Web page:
There's a verse in the Babylonian Talmud that goes something like this: When friends take leave of each other, it's best that they teach each other something, so that when they see each other next time, they remember what they've learned, and when they remember what they've learned, they will think of each other. Take a moment to let that run-on sentence sink in.
That's how we felt Sunday night after the third installment of the Saffron Supper Club. Our hosts, UrbanDaddy Miami editor Sara Liss and South Florida Foodies' Maude Eaton, welcomed guests into Chef Michael Jacob's Hidden Kitchen for their version of the Middle East in Miami through a Night in Jerusalem, an evening full of new culinary experiences and cultural lessons. We were taking our leave knowing we'd gained something to remember. Keep reading about the night we won't forget.
Previously, their dinners have been held at the Miami Beach Botanical Gardens and Josh's Deli in Surfside, both with a Persian theme. Eaton, who was married to a Persian man and whose children are half-Persian, said she feels "a strong affinity toward the culture and cuisine."
Liss, on the other hand, has a special connection with the city of Jerusalem. She told her guests about how she'd studied there before starting university, and even found her husband and got married there. Chef Jacobs, who is now private chef to the Miami Heat, also worked at the King David Jerusalem Hotel, a luxury five-star hotel where world leaders like President Obama stay when they visit Israel. The stage was set for a night of authentic cuisine in the company of people who genuinely know and care about Middle Eastern culture.
In partnership with Grey Goose Vodka, a cocktail hour began the evening, featuring drinks with Middle Eastern influences, like the pomegranate sparkler.
Meanwhile, canapés (special one-bite hors d'oeuvres) were passed around, like fresh watermelon kabobs with feta cheese from local cheesemaker Hani Khouri. Chef Jacobs also prepared Turkish flatbreads with lamb and goat cheese-filled phyllo drizzled with pomegranate molasses.
In the Middle Eastern tradition, mezze is a selection of small dishes. Chef Jacobs' appetizer included lemony hummus, zucchini bites filled with an Israeli couscous salad that packed some subtle sweetness, and an eggplant salad that tasted like a tomatoey baba ghanoush, which was the crowd favorite.
Liss provided an interlude with a work by Israeli poet Yehuda Amichai, reading first in Hebrew (because she can). With the enunciation of each Hebrew sound, she transported her dinner guests to the Land of Milk and Honey. The English translation then helped paint a clearer mental picture of the city of Jerusalem. Liss reminisced about the scent of rosemary in the ancient city, just a colorful detail that she hasn't forgotten. "You can smell it in the street and pluck rosemary from a tree."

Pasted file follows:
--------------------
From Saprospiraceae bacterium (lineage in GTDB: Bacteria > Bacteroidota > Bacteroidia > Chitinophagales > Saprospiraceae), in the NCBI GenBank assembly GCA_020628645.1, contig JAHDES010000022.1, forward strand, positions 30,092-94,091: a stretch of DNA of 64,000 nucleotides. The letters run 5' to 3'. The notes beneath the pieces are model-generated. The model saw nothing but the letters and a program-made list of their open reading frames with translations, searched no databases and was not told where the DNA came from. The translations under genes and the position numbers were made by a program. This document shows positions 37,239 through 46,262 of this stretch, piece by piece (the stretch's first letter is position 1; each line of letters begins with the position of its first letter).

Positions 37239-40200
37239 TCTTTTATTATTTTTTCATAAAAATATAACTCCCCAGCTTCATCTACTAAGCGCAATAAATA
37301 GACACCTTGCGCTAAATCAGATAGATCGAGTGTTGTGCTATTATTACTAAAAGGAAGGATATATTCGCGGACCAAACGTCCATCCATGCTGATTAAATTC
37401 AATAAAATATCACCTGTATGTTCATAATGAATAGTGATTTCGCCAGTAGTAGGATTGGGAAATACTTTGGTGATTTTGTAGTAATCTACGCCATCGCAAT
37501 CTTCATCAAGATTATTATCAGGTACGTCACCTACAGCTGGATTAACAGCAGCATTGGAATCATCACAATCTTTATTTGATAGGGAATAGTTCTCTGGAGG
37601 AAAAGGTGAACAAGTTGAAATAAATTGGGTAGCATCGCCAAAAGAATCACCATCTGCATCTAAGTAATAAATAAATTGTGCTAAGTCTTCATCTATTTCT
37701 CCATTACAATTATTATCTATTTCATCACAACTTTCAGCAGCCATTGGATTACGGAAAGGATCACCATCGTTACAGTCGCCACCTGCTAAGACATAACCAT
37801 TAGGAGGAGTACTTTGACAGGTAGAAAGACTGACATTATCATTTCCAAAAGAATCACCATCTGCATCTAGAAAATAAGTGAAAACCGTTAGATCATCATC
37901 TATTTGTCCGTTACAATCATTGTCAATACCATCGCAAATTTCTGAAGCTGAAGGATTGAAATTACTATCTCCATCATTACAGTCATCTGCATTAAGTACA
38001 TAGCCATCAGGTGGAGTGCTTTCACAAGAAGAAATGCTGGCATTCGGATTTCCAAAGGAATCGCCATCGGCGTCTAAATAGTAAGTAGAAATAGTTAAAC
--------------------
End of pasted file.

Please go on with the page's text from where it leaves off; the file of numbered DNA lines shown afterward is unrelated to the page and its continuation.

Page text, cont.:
Restaurant quality would be a poor description for the food served Sunday night. Dishes prepared by Eaton and Liss went beyond what you'd expect from an upscale restaurant. They were authentic, home-made, comforting, and a labor of love. The seafood stew was overflowing with mussels, clams, and hearty jumbo shrimp (not to mention preserved lemons), and this first course was only the start of what was to come.
An aroma of zesty lemons filled the room as bowls of Persian beef stew were brought to the table and served family-style. It's a dish that takes hours to prepare, and it tasted like it.
Basmati rice with Tadig (a browned crispy crust) came out with fiery sparklers like someone in the group had ordered bottle service. Shirazi salad -- which has diced tomato, cucumber, and red onion like an Israeli salad -- and cucumber with yogurt and crushed mint were refreshing accompaniments. The yogurt dip was especially impressive, with layers of delicate flavors that acted as a complement to any of the meal's Middle Eastern components, from the rice to the pita bread.
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Dessert was a joint effort by Liss and Eaton: an olive oil cake with a scoop of basil ice cream and pine nut almond saffron brittle, plus slices of fresh fig. To someone who's never had the chance to try a fig that wasn't dried, the honeyed flavor of the fruit was a treat. Date honey from Israel was also drizzled on the plate. And Liss said that she made batch after batch of the basil ice cream to make sure it was "basily enough." It was attention to detail like this that stood out the entire evening.
One person in attendance observed that, unlike most dinner club events she'd been to in the past, most guests at Saffron Supper Club did not come alone. Of the more than 40 attendees Sunday night (the largest group so far in the Hidden Kitchen, according to Chef Jacobs), many knew each other beforehand. While this may seem intimidating to a dinner guest attending solo, the company was inviting and full of fascinating food-lovers. At the end of the night, Liss thanked individuals who'd dined at previous Saffron Supper Club meals for making their return, and it became clear that this repeat group has already gone from fan club to family.
To find out about upcoming Middle Eastern journeys, keep up with the Saffron Supper Club on Facebook. We can't wait to see where these ladies will take us next.